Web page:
Ancient Indo-European kinship terms

When you crack open an introductory book on kinship words in Proto-Indo-European, you get the surface. You find the words for father and mother and some interesting descriptions of the intensely patriarchal, inherently patrilineal stratification to Indo-European society. But borrowing a page from yesterday's post, kinship terms are very ancient and they often contain extremely old vestiges from even older words. Words that had already disappeared by the time of Proto-Indo-European proper (~4500 BCE), but survived as cranberry morphemes. Hey, that's where the name of my site comes from! Let's take a look at some of these deep water survivors:

*ḱur- "male?" Hidden as a suffix in *su̯e-ḱur- "father-in-law." It probably post-dates the departure of Anatolian, but must be old enough to participate in the *su̯e- kinship words. A derivationally close cognate is *su̯e-ḱur-o- "brother-in-law." The word could be feminized to "woman" through the use of suffixes or by changing the gender to female, but this was likely a later innovation. There is also a verbal root *kur- "birth" that is attested in Indo-Iranian languages (and possibly Hittite kurka- and Armenian k'uṙak "foal" and Greek κύρνος "bastard"), which leads one to wonder if both *kur- and *ḱur- are related but the difference between *k and *ḱ is difficult to resolve. Armenian k'uṙak points to *ḱ, a *ḱ would yield *s in Sanskrit yet we see kúla "household".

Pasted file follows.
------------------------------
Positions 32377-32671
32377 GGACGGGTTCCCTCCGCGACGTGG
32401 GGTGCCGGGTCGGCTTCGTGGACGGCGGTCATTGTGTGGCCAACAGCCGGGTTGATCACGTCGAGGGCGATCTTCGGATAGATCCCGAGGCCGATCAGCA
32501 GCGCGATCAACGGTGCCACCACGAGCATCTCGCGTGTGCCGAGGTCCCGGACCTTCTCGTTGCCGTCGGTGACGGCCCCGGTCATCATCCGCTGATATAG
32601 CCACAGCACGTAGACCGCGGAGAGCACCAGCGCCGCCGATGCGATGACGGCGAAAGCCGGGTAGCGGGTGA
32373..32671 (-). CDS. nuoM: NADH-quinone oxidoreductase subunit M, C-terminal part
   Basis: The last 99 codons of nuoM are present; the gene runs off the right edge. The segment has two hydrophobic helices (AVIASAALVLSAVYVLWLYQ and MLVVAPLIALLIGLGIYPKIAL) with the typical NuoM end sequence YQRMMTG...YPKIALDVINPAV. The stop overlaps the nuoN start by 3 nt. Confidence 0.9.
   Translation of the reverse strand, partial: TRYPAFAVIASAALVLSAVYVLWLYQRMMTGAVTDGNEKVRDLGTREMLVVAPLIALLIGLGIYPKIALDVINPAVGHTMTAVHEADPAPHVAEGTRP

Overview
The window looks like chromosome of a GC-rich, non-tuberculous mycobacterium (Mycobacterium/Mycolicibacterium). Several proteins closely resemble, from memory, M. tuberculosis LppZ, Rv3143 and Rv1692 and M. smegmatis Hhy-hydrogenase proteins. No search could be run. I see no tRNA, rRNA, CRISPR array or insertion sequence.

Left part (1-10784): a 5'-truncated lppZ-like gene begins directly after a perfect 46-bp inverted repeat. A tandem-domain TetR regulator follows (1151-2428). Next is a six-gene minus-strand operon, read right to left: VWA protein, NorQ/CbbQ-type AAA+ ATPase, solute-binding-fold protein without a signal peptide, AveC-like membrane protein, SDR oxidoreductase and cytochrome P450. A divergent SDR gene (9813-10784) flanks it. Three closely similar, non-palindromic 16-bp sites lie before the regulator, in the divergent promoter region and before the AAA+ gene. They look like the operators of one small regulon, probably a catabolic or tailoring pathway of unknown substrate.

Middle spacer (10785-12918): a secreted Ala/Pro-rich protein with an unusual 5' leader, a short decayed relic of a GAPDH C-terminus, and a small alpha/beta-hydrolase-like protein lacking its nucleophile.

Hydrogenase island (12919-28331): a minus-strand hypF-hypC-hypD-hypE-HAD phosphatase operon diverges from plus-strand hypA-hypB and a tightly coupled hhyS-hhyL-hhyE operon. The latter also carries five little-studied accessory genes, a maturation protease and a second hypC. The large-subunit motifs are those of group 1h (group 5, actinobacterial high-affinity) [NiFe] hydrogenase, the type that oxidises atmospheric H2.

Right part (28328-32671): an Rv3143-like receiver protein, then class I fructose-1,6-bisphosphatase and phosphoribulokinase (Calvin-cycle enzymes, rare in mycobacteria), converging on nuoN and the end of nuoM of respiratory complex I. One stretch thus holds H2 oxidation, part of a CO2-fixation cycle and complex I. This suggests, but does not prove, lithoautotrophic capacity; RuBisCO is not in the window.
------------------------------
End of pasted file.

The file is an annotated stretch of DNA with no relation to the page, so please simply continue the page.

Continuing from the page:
*h2en- "female," "male?" Found in many reflexes that point to *h2en-Ho-. While the majority of instances indicate a female, there are plenty of male words to go around as well. The Anatolian branch springs for female: Hittite ḫanna and Lycian χñna- both mean "grandmother." Other branches are less convincing. Armenian han means "old woman" but then a derivational form aner means "father-in-law." *h2en- is found in Greek ἀννίς "grandmother."

*ḱoi- "fellow" The first element in many reflexes but never appears on its own. *ḱoi(H)-no- "kinsman" and a root extension *ḱeiH- "wedding" and *ḱeiH-u̯o- with a less clear original semantic sense (only attested in Sanskrit śéva- "friendly."

Of course, there are many other suffixes, stems, and prefixes that could be adduced from a full study of Indo-European kinship terms, but what I attempted to do where was divine some of the most ancient - the ones deeply hidden. Most lexical items found in kinship terms are well discussed. Sergey Kulland's Indo‐European “Kinship Terms” Revisited is a very good resource for the much-discussed bits and pieces.